A month into his presidency, President Biden is proving that he is truly intent on destroying the progress that President Trump made in restoring the rule of law in immigration. His early salvo of executive orders was bad enough. But additional policies announced last week and on Thursday are producing a devastating one-two punch that may eventually be more significant than President Obama’s Deferred Action for Child Arrivals (DACA) executive amnesty.
The first punch, announced last week, was Biden’s termination of the “Remain in Mexico” policy. The “Remain in Mexico” policy established by the Trump Administration forced asylum applicants to wait in Mexico for their future asylum hearing in an American immigration court. This was a crucial reform, because the asylum system has been completely overloaded for several years now. Instead of waiting months for a hearing, migrants now wait years—in some cases, as long as five years.
Because approximately 90% of the asylum claims are bogus and are ultimately rejected, many of the applicants disappear into the fabric of American society and never show up for the hearing. Others show up; but when their claim is rejected because they do not meet the legal requirements for asylum, they disappear after the hearing.
Keeping asylum applicants in Mexico under the “Remain in Mexico” policy was an effective way of stopping that from happening. But now, Biden has ended the policy; and his DHS is letting the asylum applicants know that they can come into the United States. Some 25,600 will soon be allowed in, coming through the ports of entry at San Diego, El Paso, and Brownsville. DHS plans to bring in 300 asylum applicants a day through San Diego and El Paso, and up to 100 a day through Brownsville.
But those numbers are only the beginning. The policy change was heard in the predominant sending countries of Guatemala, Honduras, and El Salvador within minutes of its announcement. A renewed surge of illegal aliens, the vast majority of whom will make bogus claims of asylum, is already building.
A whopping 78,000 migrants showed up in January—a ten-year record for the month of January. They were undoubtedly driven by Biden’s announcement that there would be no deportations for his first 100 days in office. But February is shaping up to be even bigger, now that the Remain-in-Mexico policy is gone. The number has jumped to an average of 3,000 border crossers daily, with some days as high as 3,500. That’s more than triple the typical 1,100 a day during the last year of the Trump Administration.
And that’s only part one of the one-two punch. The second part came on Thursday when the Biden Administration announced new interim guidelines that dramatically restrict ICE’s ability to deport illegal aliens. Under the new guidelines, it will be extraordinarily difficult for ICE officers to remove anyone who is not convicted of an aggravated felony, a member of a gang, or a terrorist. Recent border crossers are also removable, but they can skate free by merely claiming asylum. The bottom line is that ICE officers will be effectively hand-cuffed to their desks; and the number of deportations will plummet.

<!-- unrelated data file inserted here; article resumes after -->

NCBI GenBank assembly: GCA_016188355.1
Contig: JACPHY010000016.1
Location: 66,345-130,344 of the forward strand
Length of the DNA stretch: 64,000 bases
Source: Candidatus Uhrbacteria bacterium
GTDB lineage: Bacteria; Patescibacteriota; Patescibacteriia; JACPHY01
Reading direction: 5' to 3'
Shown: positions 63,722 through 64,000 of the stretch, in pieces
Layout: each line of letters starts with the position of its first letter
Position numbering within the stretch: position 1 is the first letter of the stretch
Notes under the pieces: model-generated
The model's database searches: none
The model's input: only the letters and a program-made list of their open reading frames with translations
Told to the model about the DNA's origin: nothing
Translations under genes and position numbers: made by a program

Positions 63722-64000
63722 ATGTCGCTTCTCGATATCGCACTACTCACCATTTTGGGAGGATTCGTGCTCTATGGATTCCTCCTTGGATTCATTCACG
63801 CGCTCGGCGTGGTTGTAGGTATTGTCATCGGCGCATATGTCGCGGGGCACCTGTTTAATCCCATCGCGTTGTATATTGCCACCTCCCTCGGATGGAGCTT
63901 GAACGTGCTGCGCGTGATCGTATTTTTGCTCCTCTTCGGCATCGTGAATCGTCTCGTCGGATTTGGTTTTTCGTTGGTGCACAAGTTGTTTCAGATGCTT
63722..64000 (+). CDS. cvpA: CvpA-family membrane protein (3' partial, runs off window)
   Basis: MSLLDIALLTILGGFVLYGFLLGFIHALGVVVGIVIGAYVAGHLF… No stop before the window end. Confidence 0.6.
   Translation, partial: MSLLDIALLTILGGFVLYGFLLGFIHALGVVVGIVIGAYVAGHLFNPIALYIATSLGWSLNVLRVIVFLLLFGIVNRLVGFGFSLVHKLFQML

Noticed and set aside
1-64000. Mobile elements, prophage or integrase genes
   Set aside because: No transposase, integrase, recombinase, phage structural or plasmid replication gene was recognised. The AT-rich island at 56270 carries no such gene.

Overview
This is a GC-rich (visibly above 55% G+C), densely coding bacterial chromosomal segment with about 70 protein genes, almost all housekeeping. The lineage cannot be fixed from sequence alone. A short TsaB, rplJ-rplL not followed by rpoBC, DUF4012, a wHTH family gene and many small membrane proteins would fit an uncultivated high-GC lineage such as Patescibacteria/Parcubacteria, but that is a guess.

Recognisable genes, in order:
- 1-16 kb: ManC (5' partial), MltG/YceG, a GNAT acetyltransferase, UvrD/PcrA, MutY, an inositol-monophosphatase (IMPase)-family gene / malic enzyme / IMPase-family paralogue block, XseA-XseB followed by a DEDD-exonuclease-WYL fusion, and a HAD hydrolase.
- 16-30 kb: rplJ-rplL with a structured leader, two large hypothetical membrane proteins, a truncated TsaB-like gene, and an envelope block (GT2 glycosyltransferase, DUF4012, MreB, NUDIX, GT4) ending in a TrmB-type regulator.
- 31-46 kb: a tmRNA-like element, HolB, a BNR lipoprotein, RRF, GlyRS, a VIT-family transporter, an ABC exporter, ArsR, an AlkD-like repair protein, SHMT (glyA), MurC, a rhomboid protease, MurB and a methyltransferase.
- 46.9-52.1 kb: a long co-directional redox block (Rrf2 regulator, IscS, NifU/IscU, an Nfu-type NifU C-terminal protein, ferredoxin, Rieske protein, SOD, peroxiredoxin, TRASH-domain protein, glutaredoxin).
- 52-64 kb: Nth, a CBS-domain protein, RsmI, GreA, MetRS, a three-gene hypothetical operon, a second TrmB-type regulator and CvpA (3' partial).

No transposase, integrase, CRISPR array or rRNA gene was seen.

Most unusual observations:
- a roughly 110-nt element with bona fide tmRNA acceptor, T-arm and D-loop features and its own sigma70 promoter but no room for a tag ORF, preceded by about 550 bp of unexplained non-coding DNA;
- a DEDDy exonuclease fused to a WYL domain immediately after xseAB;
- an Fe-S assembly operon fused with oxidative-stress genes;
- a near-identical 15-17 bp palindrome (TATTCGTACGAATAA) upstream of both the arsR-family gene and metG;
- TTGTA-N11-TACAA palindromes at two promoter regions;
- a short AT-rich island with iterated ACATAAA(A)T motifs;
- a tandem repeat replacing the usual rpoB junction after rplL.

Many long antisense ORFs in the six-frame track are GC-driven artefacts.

But it is the combination of these two policy changes that produces the truly devastating effect. First, the end of the Remain-in-Mexico policy means that hundreds of thousands of illegal aliens will be encouraged to come and will be allowed into the country each year, simply because they make bogus asylum claims. Then, once they are in the country, ICE will not be allowed to deport them.
It’s a de facto executive amnesty for anyone willing to seek asylum. How big will the amnesty be? We don’t know. Its only limitation is the number of illegal aliens willing to come to the border and claim asylum in the years ahead.
Obama’s unlawful DACA executive amnesty allowed some 700,000 illegal aliens to remain in the country. Unfortunately, this one-two punch by Biden may make DACA look like child’s play.
Kris W. Kobach served as the Secretary of State of Kansas during 2011-2019. An expert in immigration law and policy, he coauthored the Arizona SB-1070 immigration law and represented in federal court the 10 ICE agents who sued to stop Obama’s 2012 DACA executive amnesty. During 2001-03, he served as U.S. Attorney General John Ashcroft’s chief adviser on immigration and border security at the U.S. Department of Justice. His website is kriskobach.com.